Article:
High-stakes tests are broadly defined as standardized, proctored exams that objectively measure an individual’s knowledge in a specific area and consequently result in a certification, charter or industry title. To be considered high-stakes, the exam must endure the test of time and be offered at time intervals to enhance ramifications of negative outcomes—as well as reduce cheating. Positive outcomes add value to both the individual and the organization, such as a hiring, salary increases or, for a business, a boost in profits. Depending on the industry and the current economy, there are also intangible gains for the individual, such as credibility, confidence, differentiation and personal satisfaction. For the employer, intangible gains can come in the form of competitive advantage, heightened productivity and improved consistency.
But before a learning executive invests the necessary time and money into certification for their audience, they must know that that the test and test-prep itself will bring about a practical, measurable gain in knowledge, skills or career advancement.
“The important factor across most professional sector high-stakes testing is that the test is designed to assess critical knowledge that has been determined essential to the ability to successfully perform in a particular profession,” said Donald W. Boucher, vice president of global marketing with Prometric, an industry leader in technology-enabled testing and assessment services for IT certification and professional licensure and certifications, which delivers more than 200 standardized tests.
“Ultimately, the market will determine the value of the test or program,” said Bob Johnson, CFA and executive vice president of the CFA program division of the Association for Investment Management and Research (AIMR). “There are many employers out there who are implicitly or explicitly requiring folks to become involved in the CFA program. To me, that is as good as an endorsement as you can get.”
Test design, namely its “validity” and “reliability,” has a profound impact on the value and credibility of a certification. Validity ensures that exams successfully test the knowledge or skills that are representative of the associated job tasks, while reliability provides a consistent way to measure different candidates with predictable results. Testing for validity and reliability in exam design is accomplished by performing job-task analyses and performing psychometric reviews on exam items. A beta phase in exam development helps verify whether questions are clear and easily understood, valid and statistically sound. If not, these questions are discarded or rewritten.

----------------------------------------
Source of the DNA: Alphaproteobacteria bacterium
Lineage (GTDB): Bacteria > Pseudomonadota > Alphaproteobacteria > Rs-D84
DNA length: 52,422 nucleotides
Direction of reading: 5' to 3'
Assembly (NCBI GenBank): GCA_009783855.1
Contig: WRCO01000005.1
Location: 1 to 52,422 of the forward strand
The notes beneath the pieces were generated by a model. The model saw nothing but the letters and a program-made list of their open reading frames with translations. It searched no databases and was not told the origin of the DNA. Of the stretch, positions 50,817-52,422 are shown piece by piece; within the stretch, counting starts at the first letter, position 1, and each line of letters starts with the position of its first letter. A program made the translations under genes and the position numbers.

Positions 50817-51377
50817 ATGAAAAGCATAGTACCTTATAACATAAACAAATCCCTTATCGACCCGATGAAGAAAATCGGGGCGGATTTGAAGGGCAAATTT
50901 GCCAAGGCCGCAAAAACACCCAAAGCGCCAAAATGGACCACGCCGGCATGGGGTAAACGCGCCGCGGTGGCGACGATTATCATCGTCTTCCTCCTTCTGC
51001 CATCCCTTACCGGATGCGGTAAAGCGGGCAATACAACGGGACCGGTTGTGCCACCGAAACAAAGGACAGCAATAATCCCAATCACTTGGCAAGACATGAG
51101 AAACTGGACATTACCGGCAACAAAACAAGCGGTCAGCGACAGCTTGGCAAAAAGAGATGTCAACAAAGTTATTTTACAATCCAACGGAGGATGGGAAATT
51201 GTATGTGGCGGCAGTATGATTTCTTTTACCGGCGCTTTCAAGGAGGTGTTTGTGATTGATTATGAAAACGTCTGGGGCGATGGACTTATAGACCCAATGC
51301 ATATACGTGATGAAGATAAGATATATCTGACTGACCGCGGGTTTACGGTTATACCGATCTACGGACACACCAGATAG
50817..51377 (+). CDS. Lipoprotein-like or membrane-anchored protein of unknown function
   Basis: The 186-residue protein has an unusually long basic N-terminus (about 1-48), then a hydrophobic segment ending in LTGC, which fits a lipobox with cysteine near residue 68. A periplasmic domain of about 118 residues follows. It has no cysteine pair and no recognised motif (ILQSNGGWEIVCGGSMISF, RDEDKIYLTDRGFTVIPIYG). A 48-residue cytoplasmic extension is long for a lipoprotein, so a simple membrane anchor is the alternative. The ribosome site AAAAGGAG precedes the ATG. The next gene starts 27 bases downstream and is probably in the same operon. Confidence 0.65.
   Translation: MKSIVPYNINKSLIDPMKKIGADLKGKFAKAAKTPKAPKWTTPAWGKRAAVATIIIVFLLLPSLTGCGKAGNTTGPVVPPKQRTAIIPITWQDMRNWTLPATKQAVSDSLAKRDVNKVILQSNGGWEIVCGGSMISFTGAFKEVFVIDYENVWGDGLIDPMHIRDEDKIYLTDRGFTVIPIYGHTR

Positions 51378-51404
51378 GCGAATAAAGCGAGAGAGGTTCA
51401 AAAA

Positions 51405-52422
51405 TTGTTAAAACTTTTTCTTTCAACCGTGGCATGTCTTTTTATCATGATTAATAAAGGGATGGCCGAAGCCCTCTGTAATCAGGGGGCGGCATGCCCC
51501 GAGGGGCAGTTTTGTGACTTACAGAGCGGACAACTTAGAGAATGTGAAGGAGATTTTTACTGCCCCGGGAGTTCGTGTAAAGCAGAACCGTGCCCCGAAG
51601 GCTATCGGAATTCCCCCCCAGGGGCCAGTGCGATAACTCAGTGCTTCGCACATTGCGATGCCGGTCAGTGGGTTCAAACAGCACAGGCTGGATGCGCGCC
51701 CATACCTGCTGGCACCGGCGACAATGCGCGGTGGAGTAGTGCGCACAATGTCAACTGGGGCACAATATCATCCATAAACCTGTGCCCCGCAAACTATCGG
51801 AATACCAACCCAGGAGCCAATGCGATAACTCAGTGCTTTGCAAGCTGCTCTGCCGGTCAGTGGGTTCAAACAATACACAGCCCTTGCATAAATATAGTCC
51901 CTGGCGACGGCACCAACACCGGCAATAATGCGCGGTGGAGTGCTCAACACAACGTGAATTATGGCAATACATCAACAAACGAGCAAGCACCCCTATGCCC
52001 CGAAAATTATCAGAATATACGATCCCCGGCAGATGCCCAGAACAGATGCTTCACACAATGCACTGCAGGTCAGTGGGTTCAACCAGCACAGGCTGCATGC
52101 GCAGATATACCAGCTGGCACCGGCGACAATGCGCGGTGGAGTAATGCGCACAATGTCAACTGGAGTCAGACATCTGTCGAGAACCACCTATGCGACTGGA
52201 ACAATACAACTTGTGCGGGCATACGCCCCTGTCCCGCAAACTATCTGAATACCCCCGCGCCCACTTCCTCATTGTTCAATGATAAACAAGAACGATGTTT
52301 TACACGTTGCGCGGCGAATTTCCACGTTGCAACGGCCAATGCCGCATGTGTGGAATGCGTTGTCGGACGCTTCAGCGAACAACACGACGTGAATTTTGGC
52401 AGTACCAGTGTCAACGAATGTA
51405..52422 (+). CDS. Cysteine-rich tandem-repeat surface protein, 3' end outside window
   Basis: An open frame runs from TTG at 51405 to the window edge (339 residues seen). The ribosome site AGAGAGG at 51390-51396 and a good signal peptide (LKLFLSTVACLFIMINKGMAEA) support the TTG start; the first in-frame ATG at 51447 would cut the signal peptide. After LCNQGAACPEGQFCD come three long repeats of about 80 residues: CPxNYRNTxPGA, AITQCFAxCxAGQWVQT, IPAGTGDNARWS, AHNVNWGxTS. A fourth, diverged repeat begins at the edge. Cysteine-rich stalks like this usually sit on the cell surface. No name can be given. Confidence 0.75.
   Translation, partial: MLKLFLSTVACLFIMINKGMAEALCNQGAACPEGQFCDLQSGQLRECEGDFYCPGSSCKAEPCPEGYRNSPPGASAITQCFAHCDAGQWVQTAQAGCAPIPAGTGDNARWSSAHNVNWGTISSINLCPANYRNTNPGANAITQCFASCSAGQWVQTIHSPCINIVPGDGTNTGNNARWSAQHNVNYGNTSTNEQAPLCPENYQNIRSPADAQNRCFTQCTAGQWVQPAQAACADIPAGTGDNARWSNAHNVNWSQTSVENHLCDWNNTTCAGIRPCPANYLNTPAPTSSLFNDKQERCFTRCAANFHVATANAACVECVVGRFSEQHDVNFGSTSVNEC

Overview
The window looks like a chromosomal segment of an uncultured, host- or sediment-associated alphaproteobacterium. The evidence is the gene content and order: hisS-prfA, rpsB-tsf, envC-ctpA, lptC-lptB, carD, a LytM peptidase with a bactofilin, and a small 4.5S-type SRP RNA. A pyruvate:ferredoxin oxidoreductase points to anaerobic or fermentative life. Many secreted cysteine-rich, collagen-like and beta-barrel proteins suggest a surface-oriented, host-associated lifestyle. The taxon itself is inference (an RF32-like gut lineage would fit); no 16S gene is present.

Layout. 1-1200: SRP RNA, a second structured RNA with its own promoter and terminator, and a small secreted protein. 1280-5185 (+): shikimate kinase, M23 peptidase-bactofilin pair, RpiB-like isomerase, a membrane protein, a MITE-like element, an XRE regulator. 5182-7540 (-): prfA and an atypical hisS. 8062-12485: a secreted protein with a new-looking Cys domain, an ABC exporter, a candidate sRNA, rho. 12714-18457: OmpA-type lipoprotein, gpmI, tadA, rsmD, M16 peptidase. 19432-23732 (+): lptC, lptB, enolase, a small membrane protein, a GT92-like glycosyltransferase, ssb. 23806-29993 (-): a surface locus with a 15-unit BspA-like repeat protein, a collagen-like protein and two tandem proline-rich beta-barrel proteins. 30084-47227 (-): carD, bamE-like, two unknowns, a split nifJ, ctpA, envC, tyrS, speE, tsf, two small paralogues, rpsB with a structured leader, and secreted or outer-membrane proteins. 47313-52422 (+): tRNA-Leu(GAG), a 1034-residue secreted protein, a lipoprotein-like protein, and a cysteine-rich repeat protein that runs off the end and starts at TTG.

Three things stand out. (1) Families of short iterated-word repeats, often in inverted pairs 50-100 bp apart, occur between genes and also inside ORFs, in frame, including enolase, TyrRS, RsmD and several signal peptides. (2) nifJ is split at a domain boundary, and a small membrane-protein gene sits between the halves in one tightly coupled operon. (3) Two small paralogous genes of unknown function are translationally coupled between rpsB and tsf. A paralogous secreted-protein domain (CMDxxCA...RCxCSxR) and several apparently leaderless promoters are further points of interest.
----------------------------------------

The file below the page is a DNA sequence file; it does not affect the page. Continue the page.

High-stakes tests must be reliable in order to provide all candidates with a fair opportunity to answer each question correctly. Often the best way to accomplish this is to perform stringent job-task analysis, which involves surveying experts who perform the same or a similar job. This helps ensure that the test targets a specific, uniform and valid domain of skills.
High-stakes test designers typically concentrate on five factors when creating a valid and reliable product: clarity of testing purpose, definition of test domain, job-task analyses to determine which skills knowledge and abilities should be tested, measurable objectives and development of comprehensive test blueprints.
Once these factors are decided, designers begin a secondary analysis, which answers the following questions: What is the purpose of the test? Who is the intended audience? What is the content domain? What is the competency level?
The AIMR, which designs the CFA exam, extends itself in job-task analysis, spending more than $500,000 every four years, asking practicing charter-holders from around the globe what knowledge, skills and ability they require to do their job well.
“[AIMR] has the luxury of 125,000 applicants, so we have economies of scale,” said Johnson. “Our per-candidate cost for job-task analysis is $4.”
Finally, high-stakes tests must be fair. Computerized delivery of standardized tests is often a necessary means to achieve this ends, boasting broader distribution and tighter control over test items and content. Scoring is automated. Tests are less expensive to administer and can be distributed globally.